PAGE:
She said: “I support her message of keeping strong together when we’re faced with such a terrible challenge. Our nation has faced some dark times over the years, but we always overcome.”
Self-isolation, job loss and fear of getting Covid-19 are just some of the factors affecting our mental health during this global pandemic. This is how our brains are responding.
There have been nearly 300,000 confirmed cases of coronavirus in the UK and more than 42,000 people have died, government figures show.
However, these numbers only include people who have been tested, and the total number of deaths relating to coronavirus is likely to be significantly higher.
Latest figures from the Office For National Statistics (ONS) show that the weekly number of recorded deaths has returned to close to normal levels for the time of year.
The number of newly confirmed cases each day has been falling since a peak in April but the seven-day rolling average has begun to level off.
You can see more charts and graphs here, and find the figures for your local area.
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German Chancellor Angela Merkel has urged the European Union to quickly agree a multi-year budget and get a recovery fund for weaker EU economies under way.
In a speech to Germany’s parliament, Merkel said it was crucial that EU states act in solidarity to survive the economic damage caused by the coronavirus pandemic.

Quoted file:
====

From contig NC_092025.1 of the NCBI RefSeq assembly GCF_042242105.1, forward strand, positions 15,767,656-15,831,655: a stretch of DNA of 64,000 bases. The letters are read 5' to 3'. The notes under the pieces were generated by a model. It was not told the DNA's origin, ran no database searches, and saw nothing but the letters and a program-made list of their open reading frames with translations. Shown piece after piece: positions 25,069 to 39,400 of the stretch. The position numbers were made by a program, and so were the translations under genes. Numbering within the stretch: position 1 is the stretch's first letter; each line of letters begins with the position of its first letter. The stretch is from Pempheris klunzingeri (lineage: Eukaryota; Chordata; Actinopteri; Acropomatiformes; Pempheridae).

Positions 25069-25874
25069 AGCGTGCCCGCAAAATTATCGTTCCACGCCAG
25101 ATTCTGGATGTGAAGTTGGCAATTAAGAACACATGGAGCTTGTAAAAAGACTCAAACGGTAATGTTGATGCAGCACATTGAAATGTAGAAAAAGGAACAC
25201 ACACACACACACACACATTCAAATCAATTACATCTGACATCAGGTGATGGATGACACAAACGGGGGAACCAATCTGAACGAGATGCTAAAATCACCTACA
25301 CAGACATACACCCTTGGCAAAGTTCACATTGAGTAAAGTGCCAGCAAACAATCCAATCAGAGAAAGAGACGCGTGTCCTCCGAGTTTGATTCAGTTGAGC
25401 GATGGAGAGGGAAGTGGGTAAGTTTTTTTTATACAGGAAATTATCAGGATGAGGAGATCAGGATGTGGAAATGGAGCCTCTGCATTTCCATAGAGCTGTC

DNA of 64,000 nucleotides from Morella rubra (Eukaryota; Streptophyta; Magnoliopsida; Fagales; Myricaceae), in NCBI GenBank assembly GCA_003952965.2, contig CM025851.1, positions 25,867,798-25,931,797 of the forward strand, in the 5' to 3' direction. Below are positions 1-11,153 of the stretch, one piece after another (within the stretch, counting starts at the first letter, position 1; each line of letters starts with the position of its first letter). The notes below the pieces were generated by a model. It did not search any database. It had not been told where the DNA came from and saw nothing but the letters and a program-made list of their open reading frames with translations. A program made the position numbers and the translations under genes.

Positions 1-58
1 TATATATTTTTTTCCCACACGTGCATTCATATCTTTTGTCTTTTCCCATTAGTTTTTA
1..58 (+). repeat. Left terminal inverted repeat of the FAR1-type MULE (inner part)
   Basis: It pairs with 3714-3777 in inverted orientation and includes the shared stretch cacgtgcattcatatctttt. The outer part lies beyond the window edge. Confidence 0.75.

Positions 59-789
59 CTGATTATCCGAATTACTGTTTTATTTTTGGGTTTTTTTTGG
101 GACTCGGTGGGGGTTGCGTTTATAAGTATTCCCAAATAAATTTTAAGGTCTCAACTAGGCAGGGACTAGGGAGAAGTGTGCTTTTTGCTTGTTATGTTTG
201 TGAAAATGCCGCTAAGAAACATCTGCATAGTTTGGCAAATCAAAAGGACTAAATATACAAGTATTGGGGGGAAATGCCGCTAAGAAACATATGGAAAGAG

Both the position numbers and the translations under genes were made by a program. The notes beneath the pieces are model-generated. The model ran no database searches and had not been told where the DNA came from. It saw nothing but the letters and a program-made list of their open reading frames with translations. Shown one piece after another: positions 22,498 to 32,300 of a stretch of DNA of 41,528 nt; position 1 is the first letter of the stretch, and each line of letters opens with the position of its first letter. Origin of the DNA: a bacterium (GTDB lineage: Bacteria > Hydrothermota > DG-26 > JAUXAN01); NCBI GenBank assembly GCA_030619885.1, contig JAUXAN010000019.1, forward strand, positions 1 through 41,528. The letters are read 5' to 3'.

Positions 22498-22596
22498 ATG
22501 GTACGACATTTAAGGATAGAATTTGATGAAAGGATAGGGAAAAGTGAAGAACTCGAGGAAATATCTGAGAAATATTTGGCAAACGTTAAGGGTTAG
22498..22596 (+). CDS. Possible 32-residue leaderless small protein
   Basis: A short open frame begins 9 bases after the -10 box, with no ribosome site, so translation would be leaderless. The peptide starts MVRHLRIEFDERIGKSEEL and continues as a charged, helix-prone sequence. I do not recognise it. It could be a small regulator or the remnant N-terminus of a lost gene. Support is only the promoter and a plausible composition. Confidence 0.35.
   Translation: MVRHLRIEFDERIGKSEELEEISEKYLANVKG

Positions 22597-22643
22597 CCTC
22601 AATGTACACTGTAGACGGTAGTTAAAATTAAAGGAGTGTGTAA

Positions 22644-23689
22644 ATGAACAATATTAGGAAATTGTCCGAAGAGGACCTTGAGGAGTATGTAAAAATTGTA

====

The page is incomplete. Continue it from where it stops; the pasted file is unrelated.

“The pandemic has revealed how fragile the European project still is,” said the chancellor. “Cohesion and solidarity have never been as important as they are today.”
She continued: “To make it very clear: the pandemic, and the economic downturn it brings, are the biggest challenges in Europe’s history.”
Germany begins a six-month stint as EU president on 1 July.
BBC Urdu, Lahore
A “smart lockdown” was imposed on Wednesday in several cities of Pakistan’s Punjab province, an area home to more than 100 million people. The city of Lahore is among those under fresh restrictions.
The decision follows a spike of new infections. So far Punjab has recorded almost 60,000 cases.
Pakistan is now focusing on a strategy of local “smart” lockdowns in hundreds of places around the country in a bid to control the virus while minimising the economic impact.
Officials said lockdowns lasting at least two weeks would come into force wherever at least 300 cases of Covid-19 had been confirmed.
Police are guarding the entry and exit points of locked-down areas. In an emergency, only one person in a household will be allowed to leave.
Markets, shopping malls and restaurants, including government and private offices, will remain closed in the sealed areas but grocery shops and pharmacies are allowed to open. Public and private transport is banned.
Prime Minister Boris Johnson is expected to discuss the UK’s coronavirus quarantine measures with French President Emmanuel Macron during his visit to London today.
There are hopes that travel corridors or “air bridges” can be set up with countries with low infection rates, including France, so some travellers can avoid having to quarantine.
But what are the current rules?
Passengers arriving in the UK from abroad by plane, ferry or train are asked to provide an address where they will self-isolate for 14 days. They can be fined £100 for failing to fill in a form with these details.